|IPA||Infrastructure and Projects Authority|
|MPA||Major Projects Authority|
|MPRG||Major Projects Review Group|
|NHS||National Health Service|
|NPV||Net Present Value|
|OBC||Outline Business Case|
|PAYE||Pay As You Earn|
|RTE||Real Time Earnings|
|RTI||Real Time Information|
|SOBC||Strategic Outline Business Case|
|SR15||Spending Review 2015|
|SRO||Senior Responsible Owner|
|TOM||Target Operating Model|
|VFM||Value for Money|
This describes wider social and economic costs and benefits, using the method of discounting, (see Glossary) ↩
All figures rounded see annex A for detail ↩
This relates to time preference which captures the preference for value now rather than later (see glossary) ↩
For lone mothers: Brewer, Duncan, Shepherd and Suarez 2005. For all other groups: Source: Meghir 2008 (author analysis) ↩
Blundell,Duncan,Meghir, 1998 ↩
Family Resources Survey (FRS) data shows that Lone mothers on benefits/tax credits are 18 times more likely to work over 16 hours than work under 16 hours (Mothers in couples with children are 8 times more likely). ↩
Source: DWP research reports Research Report 606 and 484 ↩
Economic value here describes the economic principle of the diminishing marginal utility of income. It states that the value of an additional pound of income is higher for a low-income recipient and lower for a high- income recipient, in line with Green book practice. ↩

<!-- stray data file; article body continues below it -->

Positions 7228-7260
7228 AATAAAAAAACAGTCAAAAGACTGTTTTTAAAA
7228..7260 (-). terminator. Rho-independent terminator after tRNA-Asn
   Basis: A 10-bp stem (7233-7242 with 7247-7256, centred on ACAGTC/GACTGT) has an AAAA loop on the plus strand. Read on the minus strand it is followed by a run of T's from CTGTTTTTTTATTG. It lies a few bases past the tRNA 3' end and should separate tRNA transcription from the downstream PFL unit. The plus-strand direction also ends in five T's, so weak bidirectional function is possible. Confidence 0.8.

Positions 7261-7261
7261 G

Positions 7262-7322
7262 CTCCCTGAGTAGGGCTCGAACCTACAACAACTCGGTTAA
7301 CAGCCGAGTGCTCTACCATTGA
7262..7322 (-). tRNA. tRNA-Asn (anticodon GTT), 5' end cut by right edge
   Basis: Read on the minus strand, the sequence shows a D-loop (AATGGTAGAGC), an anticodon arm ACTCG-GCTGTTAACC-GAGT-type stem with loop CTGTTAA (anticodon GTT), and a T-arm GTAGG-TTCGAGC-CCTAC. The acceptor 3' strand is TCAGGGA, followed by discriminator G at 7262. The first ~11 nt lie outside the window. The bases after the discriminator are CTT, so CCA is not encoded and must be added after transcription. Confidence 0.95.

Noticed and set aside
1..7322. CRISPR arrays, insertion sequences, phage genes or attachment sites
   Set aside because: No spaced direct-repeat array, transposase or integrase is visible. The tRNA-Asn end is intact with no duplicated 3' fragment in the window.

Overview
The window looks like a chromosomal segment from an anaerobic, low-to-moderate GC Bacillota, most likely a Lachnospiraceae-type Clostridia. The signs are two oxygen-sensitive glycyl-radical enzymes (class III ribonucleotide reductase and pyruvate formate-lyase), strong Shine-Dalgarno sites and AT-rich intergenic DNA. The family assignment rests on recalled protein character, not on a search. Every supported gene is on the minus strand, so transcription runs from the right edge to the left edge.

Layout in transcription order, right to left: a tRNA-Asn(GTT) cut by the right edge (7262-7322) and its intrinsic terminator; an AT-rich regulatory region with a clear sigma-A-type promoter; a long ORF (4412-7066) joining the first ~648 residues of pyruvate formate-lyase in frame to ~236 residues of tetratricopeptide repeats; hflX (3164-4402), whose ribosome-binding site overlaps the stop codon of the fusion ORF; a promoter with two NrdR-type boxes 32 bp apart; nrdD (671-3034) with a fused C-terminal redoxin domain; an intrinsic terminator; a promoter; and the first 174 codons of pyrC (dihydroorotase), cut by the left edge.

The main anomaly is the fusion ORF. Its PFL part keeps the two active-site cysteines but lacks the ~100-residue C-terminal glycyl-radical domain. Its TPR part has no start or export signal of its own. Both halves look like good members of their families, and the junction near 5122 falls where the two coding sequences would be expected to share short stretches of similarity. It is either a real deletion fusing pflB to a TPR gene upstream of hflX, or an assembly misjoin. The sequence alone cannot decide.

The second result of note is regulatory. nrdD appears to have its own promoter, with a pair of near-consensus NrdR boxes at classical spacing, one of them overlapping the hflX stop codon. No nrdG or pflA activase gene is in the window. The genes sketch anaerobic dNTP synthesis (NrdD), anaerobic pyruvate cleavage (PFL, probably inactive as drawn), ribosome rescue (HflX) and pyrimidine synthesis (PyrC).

For fraud, the rationale is that claimants shouldn’t systematically forecast fraud payments (illegal activity), while error payments represent windfall gains. ↩
However, modelling includes a labour supply reduction of 2hrs for claimants working within 16-18 hours/week on working tax credits ↩
Previous employment impact estimates have been put into the public domain through the Universal Credit at Work publication, which were updated in the Universal Credit employment impact analysis: update, and through responses to Parliamentary Questions and correspondence with Members of Parliament ↩
The approach to calculating the labour supply impacts in terms of methodology and approach in FBC is unchanged from OBC ↩
Indirect taxes subtracted from disposable income ↩
Indirect taxes not subtracted from disposable income on the basis that the utility value of goods purchased is represented by the full price (as the spending is not mandatory). ↩